“Money please. I’d like something to drink and a llama,” announced my daughter.
Slightly startled, I immediately wondered if I had enough cash on me, as, having not been to the local market for years, I’m completely out of touch with livestock prices. My second thought was that there may have been a slight chance that I had misheard her.
“Could I have some money? I want to get something to drink and banana.”
Instant relief. Neither of us were going mad. The huge weight lifted from my mind was that we could now go home in the mini with roof up. I’d swiftly worked out that if we were going to get a llama in the car, it would have to travel in the front seat, belted in, with the roof down. As it was chucking down with rain, this would have been a disappointing start to our relationship. Driving along half-blinded with a soaked animal making llamay protest noises, filling my car with the smell of wet fur or worse, could have ruined several minutes of my day.
I assumed my hearing was defective again last night when Charlie asked me, “Do you sometimes have the impression that some things are turning to jelly, sort of random like?”
I thought this through carefully but absolutely couldn’t work out what he had really said. After getting him to repeat the whole phrase I realised that unfortunately I had heard him correctly. Since it was well past his bedtime, I chose the easy way out and replied “Not really. Except jelly.”
I have yet to tackle him about the concept of things turning to jelly in sort of in a random way. The problem is that this brings all sorts of bizarre images into my mind and I’m tempted to work through this as a potential idea for a story before I am faced with the dull reality of clarification.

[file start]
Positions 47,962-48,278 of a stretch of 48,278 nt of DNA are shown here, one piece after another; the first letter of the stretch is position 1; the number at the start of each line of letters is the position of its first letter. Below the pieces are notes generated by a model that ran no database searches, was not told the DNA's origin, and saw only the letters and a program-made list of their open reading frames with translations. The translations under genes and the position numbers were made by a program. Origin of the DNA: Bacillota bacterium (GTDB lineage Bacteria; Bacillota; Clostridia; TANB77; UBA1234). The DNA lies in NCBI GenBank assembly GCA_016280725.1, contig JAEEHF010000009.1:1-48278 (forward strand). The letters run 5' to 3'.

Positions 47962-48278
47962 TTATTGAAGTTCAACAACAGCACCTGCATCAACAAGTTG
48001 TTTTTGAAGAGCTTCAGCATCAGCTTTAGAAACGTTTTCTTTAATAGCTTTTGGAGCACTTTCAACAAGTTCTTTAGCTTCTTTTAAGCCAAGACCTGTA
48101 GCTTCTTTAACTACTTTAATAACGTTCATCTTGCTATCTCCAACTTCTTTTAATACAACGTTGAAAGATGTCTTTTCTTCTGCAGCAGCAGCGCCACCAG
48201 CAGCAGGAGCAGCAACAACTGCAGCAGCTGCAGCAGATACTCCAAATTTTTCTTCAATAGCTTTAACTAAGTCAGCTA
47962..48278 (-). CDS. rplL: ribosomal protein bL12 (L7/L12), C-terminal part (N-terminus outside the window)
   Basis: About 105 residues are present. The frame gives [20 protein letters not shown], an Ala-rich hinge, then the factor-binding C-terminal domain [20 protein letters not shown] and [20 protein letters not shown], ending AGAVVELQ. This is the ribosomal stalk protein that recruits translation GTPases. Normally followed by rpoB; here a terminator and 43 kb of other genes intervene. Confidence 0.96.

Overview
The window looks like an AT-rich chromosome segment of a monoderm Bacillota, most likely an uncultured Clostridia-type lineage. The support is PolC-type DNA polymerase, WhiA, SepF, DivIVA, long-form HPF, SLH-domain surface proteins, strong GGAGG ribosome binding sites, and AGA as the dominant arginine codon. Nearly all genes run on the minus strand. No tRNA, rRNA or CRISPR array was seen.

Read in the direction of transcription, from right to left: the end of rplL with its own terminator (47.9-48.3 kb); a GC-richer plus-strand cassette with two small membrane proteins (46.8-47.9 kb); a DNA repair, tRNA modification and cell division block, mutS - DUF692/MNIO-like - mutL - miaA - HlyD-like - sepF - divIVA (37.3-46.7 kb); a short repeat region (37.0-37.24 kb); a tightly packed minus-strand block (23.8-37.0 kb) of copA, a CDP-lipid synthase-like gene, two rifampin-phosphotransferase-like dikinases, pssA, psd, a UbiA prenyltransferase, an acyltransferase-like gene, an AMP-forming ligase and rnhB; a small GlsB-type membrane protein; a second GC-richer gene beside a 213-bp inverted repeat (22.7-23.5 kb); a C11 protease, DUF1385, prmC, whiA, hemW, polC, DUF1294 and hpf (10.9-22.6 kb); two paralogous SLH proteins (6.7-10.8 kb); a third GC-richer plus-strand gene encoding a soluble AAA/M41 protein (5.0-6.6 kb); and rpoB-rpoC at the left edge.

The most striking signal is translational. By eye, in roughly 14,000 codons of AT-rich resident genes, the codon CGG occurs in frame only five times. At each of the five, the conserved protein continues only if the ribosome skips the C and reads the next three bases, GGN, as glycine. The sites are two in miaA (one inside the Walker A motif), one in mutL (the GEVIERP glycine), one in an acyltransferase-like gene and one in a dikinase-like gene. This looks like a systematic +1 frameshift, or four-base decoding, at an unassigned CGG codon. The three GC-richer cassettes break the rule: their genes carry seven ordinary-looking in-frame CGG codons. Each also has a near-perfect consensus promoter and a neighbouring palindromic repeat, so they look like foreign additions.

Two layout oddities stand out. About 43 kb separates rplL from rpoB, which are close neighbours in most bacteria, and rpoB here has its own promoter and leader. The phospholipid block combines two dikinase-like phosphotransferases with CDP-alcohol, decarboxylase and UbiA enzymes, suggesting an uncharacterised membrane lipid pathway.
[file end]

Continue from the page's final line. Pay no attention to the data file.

Perhaps it is only the interaction between me and the kids that is faulty. About a week ago, coming up to a friend’s birthday, she asked me if I could sign a consent form, “because it’s a really boring party.”
“Why would you want to go, then?”
“Why not? As she’s one of my best friends?” I had the faint impression of hearing duh unspoken but threaded through her words.
“But if it’s going to be a really boring party?…” I tailed off, realising that somehow I had got it wrong again.
She looked at me pityingly. “Mother. It’s a paintballing party. Not a really boring party. Do concentrate.”
I’ve not yet worked out whether it’s incipient deafness, inattention or whether there’s so much miscellaneous stuff crammed inside my head at any given moment that it’s not surprising that messages from outside simply can’t make it down my external auditory canals and penetrate into the grey stuff.
To keep my mind off my obvious failings, I went shopping with a friend yesterday. Nothing over exciting or mentally taxing, just groceries. Reading from the list in my hand I announced that I needed some bananas.
“Are you sure?” Kate replied, shocked. “Is your garden big enough?”